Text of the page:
I have written many times before about how important I think a theory of change is when you are developing your advocacy campaign. And while that may sound complex, it can be as simple as just developing a ‘so that’ chain of events. Using the words ‘so that’ to show how your actions are going to help your campaign take off, build momentum and deliver impact.
When I am running training courses, I am also keen to use the ‘but why’ technique. Again this is an incredibly simple tool to get to the root cause of a problem.
You start with your problem driving your campaign and ask ‘but why’ is this a problem? And you keep asking ‘but why’ until you get to the real cause of the problem. This simple tool, while it can be irritating, can be a great way to ensure that you avoid focussing on the superficial causes to your problem and that your campaign can tackle the real issues.
I was running a training session for refugee supporting NGOs in South Africa a few months ago when a participant asked what you should do if the answer to one of our ‘but why’ questions was ‘maybe’. I thought that this was a great question. If your answer is maybe, then it shows that you do not really know and that you need more research and evidence before you can launch your campaign. The ‘but why’ technique can be a great way to check if you are ready to launch your campaign.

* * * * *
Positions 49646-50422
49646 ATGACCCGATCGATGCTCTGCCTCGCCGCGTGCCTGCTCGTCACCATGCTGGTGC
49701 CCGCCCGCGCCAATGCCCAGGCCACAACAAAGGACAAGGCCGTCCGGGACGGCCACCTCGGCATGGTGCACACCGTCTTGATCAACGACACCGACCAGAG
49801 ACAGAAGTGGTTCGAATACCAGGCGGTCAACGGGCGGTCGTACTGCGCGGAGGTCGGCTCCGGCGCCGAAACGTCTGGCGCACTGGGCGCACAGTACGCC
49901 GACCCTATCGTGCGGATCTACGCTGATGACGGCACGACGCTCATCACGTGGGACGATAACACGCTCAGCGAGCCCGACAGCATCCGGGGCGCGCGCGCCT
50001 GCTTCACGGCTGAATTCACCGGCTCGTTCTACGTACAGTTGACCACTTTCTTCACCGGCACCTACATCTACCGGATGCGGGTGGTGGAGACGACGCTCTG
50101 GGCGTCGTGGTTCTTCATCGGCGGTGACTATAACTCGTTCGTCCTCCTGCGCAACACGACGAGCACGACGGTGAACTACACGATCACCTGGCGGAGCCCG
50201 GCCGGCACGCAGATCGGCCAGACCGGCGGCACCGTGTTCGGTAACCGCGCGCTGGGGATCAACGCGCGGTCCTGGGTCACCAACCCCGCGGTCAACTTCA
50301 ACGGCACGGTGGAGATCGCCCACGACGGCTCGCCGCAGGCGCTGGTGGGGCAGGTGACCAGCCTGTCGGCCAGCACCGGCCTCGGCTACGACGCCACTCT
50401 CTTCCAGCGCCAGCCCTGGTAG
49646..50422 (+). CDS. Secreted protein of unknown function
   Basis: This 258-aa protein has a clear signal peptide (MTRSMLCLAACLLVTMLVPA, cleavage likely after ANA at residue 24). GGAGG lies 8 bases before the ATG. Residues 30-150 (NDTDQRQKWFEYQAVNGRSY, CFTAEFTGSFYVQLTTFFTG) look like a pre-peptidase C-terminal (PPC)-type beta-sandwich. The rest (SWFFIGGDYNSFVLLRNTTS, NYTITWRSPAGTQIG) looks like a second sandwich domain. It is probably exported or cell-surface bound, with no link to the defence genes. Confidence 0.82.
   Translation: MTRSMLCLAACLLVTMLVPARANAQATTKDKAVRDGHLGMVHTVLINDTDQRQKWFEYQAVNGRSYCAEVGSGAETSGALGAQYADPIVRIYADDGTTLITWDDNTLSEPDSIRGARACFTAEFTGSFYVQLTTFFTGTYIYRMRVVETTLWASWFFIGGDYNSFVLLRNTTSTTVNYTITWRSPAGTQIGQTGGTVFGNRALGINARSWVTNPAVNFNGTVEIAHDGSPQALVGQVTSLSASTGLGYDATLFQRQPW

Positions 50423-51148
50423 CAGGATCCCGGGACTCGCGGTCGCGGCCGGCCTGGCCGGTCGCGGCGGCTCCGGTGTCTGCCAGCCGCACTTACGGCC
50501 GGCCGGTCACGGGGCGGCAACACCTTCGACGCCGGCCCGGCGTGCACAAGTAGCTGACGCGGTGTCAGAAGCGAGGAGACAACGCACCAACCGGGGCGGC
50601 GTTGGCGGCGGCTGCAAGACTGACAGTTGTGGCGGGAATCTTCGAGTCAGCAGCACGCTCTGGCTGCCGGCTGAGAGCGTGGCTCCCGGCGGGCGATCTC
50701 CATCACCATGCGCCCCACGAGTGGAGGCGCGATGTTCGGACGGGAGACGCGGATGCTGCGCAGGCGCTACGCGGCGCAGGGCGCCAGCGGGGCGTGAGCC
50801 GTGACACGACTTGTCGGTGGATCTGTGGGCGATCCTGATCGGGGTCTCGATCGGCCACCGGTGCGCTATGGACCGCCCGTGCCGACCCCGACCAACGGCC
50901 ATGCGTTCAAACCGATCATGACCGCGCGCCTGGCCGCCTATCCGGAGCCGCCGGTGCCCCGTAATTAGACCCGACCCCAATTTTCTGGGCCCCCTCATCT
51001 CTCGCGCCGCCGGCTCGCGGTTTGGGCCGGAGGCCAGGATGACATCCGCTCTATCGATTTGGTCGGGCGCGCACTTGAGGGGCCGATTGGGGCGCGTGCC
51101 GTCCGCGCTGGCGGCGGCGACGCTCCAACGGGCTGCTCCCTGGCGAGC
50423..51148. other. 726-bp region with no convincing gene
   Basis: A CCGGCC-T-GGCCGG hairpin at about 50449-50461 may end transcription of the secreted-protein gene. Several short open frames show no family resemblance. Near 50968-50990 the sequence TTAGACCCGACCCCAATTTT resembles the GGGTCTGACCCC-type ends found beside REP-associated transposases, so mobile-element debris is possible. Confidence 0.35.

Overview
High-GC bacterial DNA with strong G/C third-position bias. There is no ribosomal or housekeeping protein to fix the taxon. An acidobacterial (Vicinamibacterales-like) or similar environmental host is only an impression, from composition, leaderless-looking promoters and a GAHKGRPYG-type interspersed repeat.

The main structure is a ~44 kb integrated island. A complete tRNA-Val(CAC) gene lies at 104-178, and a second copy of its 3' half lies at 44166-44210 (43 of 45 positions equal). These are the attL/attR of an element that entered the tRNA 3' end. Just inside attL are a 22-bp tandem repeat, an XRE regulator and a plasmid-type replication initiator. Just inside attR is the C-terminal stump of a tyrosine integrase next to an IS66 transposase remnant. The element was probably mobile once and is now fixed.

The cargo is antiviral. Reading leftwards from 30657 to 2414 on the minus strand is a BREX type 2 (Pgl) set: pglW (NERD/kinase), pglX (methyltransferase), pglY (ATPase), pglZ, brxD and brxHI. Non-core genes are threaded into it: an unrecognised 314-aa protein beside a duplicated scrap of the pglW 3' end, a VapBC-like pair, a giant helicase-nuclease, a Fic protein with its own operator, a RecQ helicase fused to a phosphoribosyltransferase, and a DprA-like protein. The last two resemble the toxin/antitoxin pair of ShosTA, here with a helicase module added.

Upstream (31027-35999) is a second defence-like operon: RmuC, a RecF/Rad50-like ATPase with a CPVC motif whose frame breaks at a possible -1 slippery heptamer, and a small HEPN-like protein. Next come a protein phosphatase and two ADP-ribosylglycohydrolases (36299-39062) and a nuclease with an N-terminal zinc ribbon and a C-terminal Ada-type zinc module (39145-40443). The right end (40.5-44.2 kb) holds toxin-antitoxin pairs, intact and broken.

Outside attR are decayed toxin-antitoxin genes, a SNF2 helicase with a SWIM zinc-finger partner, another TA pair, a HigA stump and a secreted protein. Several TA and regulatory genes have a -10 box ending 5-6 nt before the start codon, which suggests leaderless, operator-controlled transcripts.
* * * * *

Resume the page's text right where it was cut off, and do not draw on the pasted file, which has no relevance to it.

And it is so much better to find out that you don’t really know the answer to ‘but why’ in private as I have found that politicians and journalists are very skilled in asking the ‘but why’ question. Time spent on this exercise is priceless as part of your initial campaign planning.
It is also a great exercise to do with your campaign team and to repeat at regular intervals using any new campaign intelligence.
But it was only when I was running a training course for Christian Aid in Haiti last month that I really began to see the connection between ‘so that’ and ‘but why’. Once we had covered these two tools, one participant offered the following insight: “these tools are like a campaigning staircase. You need to go down the staircase to find out why you are in this position and to do that you ask ‘but why’? But you also need to go up the staircase to find out where you are going with your campaign and to do that you repeat ‘so that’.
I loved that insight – these two tools allow you to move up and down the campaigning staircase. Maybe something to think about next time you are doing some campaign planning?